3. Design and order uracil-containing NCDFs for USER fusion of multiple fragments
    For fusion of multiple uNCDFs into USER compatible vectors overlap regions have to be selected and included in adjacent fragments. Overlap regions are selected as previously described by finding a T on the bottom strand and a T on the top strand 7-15 bases downstream of the first T. The pair of selected Ts should be within 20-30 bases distance to the junction site (Figure 2) (Geu-Flores et al., 2007; Nour-Eldin et al., 2010). These Ts will be the ones replaced by a U during synthesis. For insertion into the USER compatible vector, our generic 5’ and 3’ user tails are added to the terminal fragments. When ordering synthesized DNA we typically codon optimize the sequence for the organism wherein the gene will be expressed. In an example below, we show how we designed and ordered three fragments to be fused and inserted into a USER compatible vector by USER cloning. The full-length sequence (~7,200 bp) was split into three fragments (FAS1_A, FAS1_B and FAS1_C). The sequence of their termini is given below. In each fragment, the punctuation in the middle denotes approximately 2 kb of sequence, which was included in the order but has been omitted here for brevity. Each fragment was designed to include overlap regions to the adjacent fragment close to the junction sites. Please see below and see (Geu-Flores et al., 2007; Nour-Eldin et al., 2010) for more detailed information on how to design USER fusion overlap regions. Alternatively, the Amuser web server tool can deisgn overlap regions for any USER fusion approach (Genee et al., 2015). As instructed by Geneart we provided them with a Word file containing sequences to be synthesized in FASTA format. At the beginning of the Word document, we included general instructions to the synthesis company, which are given in italics below.
    Dear synthesis company:
    Green marks a T in the top strand that must be replaced by a U. Turquoise marks an A, which is complementary to a T on the opposite strand that must be replaced by a U (i.e., it is the T on the opposite strand that must be replaced by a uracil). No alterations are allowed in any color shaded sequence. Non-marked sequence represents coding sequence, which may be changed to overcome synthesis challenges. The genes will be expressed in Xenopus laevis oocytes. Please use the appropriate codon preference table for codon optimization and alternations.



    Note: Only the sense strand is included in the ordering process but the result is a uracil-containing double stranded fragment. No alterations are allowed in any colored region during the codon optimization process. Yellow marks our standard 5’ USER tail. Green marks the T, which must be synthesized as U. Turquoise marks the A, whose complimentary T must be synthesized as U. Grey marks the overlap which will be exposed as a single stranded fragment upon USER treatment and which will hybridize to the complimentary single stranded overhang on the adjacent fragment (in this case FAS1_B). Once synthesized, the double stranded FAS1_A uNCDF will look as follows:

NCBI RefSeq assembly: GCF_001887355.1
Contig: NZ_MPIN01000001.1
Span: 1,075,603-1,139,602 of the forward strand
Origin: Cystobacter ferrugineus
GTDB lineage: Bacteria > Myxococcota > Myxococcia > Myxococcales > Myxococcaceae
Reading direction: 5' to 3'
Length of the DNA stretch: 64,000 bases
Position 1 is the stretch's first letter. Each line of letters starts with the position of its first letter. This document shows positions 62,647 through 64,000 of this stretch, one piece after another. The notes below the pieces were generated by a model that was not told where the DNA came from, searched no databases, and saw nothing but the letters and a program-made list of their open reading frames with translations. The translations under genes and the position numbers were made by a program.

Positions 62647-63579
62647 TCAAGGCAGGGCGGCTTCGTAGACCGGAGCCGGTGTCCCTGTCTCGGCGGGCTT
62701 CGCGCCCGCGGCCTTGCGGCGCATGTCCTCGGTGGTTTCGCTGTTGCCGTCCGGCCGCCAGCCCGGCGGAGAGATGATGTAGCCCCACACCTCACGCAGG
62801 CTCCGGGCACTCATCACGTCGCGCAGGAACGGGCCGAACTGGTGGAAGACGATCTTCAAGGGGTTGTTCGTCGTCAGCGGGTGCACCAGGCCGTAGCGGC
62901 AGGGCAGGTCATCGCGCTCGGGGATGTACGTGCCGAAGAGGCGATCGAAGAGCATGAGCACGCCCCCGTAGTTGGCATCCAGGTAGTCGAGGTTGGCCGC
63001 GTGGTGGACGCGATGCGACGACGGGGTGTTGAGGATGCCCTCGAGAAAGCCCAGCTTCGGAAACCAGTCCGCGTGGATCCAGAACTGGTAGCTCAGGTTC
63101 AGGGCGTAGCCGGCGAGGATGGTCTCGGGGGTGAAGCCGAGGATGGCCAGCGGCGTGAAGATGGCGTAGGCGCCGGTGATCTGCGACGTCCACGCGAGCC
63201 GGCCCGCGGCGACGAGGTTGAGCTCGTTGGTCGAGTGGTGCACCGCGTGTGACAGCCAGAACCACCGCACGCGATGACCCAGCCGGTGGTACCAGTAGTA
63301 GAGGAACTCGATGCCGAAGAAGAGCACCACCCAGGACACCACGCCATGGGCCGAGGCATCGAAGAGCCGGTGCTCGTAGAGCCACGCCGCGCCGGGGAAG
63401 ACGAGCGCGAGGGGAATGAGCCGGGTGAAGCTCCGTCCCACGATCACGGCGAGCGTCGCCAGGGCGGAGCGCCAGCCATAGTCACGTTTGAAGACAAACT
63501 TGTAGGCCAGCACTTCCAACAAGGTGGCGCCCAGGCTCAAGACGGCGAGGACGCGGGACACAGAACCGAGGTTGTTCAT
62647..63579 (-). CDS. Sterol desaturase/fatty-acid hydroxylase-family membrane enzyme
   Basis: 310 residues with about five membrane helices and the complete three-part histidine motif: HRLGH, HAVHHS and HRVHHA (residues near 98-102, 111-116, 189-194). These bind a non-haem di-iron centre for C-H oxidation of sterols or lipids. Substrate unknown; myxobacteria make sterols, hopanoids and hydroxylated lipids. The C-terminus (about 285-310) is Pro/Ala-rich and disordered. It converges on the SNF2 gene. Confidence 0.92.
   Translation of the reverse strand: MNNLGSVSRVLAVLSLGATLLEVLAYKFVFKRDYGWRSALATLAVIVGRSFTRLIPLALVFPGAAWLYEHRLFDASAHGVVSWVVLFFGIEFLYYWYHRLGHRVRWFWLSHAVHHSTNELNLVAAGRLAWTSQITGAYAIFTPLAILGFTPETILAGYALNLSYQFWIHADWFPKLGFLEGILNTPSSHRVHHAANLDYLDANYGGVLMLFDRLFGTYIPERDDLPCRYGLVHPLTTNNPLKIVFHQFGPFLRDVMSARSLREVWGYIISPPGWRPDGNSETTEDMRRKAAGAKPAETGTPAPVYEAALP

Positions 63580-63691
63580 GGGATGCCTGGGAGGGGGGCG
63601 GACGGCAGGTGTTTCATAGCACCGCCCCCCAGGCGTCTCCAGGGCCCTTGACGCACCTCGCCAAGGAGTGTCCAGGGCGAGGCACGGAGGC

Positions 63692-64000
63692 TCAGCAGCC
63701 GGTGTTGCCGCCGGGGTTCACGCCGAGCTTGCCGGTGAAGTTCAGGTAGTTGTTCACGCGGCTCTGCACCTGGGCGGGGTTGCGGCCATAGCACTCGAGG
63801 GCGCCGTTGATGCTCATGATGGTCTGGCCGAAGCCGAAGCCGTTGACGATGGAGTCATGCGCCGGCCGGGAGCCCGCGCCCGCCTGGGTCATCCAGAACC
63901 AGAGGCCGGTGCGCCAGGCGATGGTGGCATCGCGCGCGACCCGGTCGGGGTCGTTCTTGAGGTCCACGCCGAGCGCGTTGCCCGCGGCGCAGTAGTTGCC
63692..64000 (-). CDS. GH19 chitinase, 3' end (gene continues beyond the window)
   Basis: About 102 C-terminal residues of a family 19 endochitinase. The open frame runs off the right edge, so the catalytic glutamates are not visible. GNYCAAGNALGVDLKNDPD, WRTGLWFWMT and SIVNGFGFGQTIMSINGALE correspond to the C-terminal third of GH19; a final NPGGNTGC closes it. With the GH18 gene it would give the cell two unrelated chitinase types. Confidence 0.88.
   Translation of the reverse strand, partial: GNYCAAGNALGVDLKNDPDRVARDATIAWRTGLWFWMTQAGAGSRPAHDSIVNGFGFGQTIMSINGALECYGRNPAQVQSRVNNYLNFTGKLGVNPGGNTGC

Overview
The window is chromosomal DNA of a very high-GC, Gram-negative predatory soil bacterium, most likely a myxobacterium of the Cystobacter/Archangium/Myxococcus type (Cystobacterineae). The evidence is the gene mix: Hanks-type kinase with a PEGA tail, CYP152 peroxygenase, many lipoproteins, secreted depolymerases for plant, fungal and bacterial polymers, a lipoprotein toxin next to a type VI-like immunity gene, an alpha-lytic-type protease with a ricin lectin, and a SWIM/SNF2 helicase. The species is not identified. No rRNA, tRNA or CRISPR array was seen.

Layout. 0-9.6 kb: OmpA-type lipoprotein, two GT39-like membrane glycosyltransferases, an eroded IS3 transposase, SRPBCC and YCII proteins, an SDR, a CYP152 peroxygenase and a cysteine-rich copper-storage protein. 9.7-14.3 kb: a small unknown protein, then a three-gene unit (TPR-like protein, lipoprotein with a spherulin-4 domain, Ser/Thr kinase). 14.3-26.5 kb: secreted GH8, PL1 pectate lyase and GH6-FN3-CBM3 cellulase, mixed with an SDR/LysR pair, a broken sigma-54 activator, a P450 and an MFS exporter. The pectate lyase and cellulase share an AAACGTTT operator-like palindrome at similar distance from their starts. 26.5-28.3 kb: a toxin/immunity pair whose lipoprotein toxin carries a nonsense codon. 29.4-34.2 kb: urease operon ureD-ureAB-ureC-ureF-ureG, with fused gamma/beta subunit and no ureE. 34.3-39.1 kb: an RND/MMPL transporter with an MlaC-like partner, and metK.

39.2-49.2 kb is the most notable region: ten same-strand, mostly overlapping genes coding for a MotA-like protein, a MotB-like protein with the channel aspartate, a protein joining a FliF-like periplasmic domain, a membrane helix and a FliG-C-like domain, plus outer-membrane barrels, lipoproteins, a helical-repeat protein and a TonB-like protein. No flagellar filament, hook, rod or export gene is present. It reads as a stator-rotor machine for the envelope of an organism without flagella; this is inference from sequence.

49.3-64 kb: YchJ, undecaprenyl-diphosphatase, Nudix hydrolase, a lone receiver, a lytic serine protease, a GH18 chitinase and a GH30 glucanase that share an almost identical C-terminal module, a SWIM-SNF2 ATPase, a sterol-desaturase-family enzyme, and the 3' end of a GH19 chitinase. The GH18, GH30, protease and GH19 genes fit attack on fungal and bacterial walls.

Upon treatment with USER enzyme the double stranded FAS1_A uNCDF will loose sequences lying upstream of the uracils and look as follows:



    As for FAS1_A only the sense strand is included in the ordering process. Green marks the T, which must be synthesized as U. Turquoise marks the A, whose complimentary T must be synthesized as U. Grey marks the overlaps which will be exposed as single stranded overhangs upon USER treatment and which will hybridize to the complimentary single stranded overhangs on the adjacent fragments (in this case the left ‘grey’ will hybridize to the overhang generated on FAS1_A, whereas the right ‘grey’ will hybridize to the overhang generated on FAS1_C). Once synthesized, the double stranded FAS1_B uNCDF will look as follows:



    Upon treatment with USER enzyme the double stranded FAS1_B uNCDF will loose sequences lying upstream of the uracils and look as follows:



    As for FAS1_A only the sense strand is included in the ordering process. Green marks the T, which must be synthesized as U. Turquoise marks the A, whose complimentary T must be synthesized as U. Grey marks the overlap, which will be exposed as single stranded overhang upon USER treatment and which will hybridize to the complimentary single stranded overhangs on the adjacent fragment (in this case the rightmost ‘grey’ overlap region on FAS1_B). Once synthesized, the double stranded FAS1_B uNCDF will look as follows:



    Upon treatment with USER enzyme the double stranded FAS1_C uNCDF will loose sequences lying upstream of the uracils and look as follows:



  4. Fusion and clone of multiple uNCDFs into linearized USER compatible vector